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B.F.Skinner's Operant Conditioing

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Erin Perryman

on 17 February 2014

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Transcript of B.F.Skinner's Operant Conditioing

B.F.Skinner's Operant Conditioning
Skinner's Beliefs
Felt more could be understood by observing than by studying internal events
Felt that much could be learned about behavior by looking at actions and consequences connected to the behavior
Skinner's
Conditioning Model:
discriminative stimulus
causes
response
causes
reinforcing stimulus
Burrhus Frederic (B.F.) Skinner
Born March 20, 1904 in Pennsylavia
Attended Hamilton University and Harvard University
Taught at Indiana University and Harvard University
Died August 18, 1990
Type S
"Respondant behavior" stimulus causes a response in a person
Type R
"Operant behavior" responses are determined by the consequence
Retrieved from bfskinner.org/about-b-f-skinner-2/
By Shanna Rodgers and Erin Abernathy
Within a functional analysis, there is conditioning.

conditioning: "the strengthening of behavior which results from reinforcement" p. 90

2 Types of Conditioning:
also shown by the model
A (Antecedent) ---> B (Behavior) ---> C (Consequence)
Colleagues, if you have filled out a Functional Behavior Analysis or worked to change a students behavior, you may be familiar with the above model.
Watch until 3:45
Operant Conditioning Basic Processes
reinforcemen
t: strengthens a response and makes it more likely to occur
positive reinforcement: stimulus is added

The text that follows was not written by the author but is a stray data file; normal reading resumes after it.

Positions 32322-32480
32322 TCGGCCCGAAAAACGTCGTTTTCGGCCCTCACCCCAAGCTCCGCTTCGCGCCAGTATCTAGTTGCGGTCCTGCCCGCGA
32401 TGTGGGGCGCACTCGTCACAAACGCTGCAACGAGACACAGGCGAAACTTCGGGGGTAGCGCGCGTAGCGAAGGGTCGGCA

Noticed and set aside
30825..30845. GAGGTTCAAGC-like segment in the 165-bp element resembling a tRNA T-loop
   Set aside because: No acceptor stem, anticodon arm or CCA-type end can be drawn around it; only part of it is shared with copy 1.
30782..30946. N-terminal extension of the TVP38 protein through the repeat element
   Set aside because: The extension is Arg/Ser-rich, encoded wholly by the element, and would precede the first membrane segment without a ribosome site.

negative reinforcement: stimulus is removed
What type of reinforcement is happening here?
Primary reinforcer
: meeting basic needs (food, water, shelter)
Secondary reinforcer
: connected to primary reinforcer
(favorite cup used to drink from, connected to need of drinking)
Generalized reinforcer: "secondary reinforcer that becomes paired with more than one primary reinforce" (work) p. 93

"referred to his means of examining behavior as a
functional analysis
" p. 89
Reinforcement
Reinforcement
Premack Principle
Punishment
Schedules of Reinforcement
Generalization
Discrimination
Premack Principle
Since humans are unpredictible, it is difficult to determine whether a consequence will be a reinforcer
Trial and error needs to be used when selecting reinforcers
Punishment
Behavior Modification
Behavior modifications refers to the systematic application of behavioral learning principles to facilitate adaptive behaviors (Ullmann & Krasner, 1965).
Techniques
The basic techniques of behavior modification include reinforcement of desired behaviors and extinction of undesired ones. Punishment is rarely employed but, when used, more often involves removing a positive reinforcer rather than presenting a negative reinforcer.
"Punishment decreases the future likelihood of responding to a stimulus. Punishment may involve withdrawing a positive reinforcer or presenting a negative reinforcer following a response."
Alternatives to punishment:

Change the discriminative stimuli (ex: move misbehaving student from back to front of class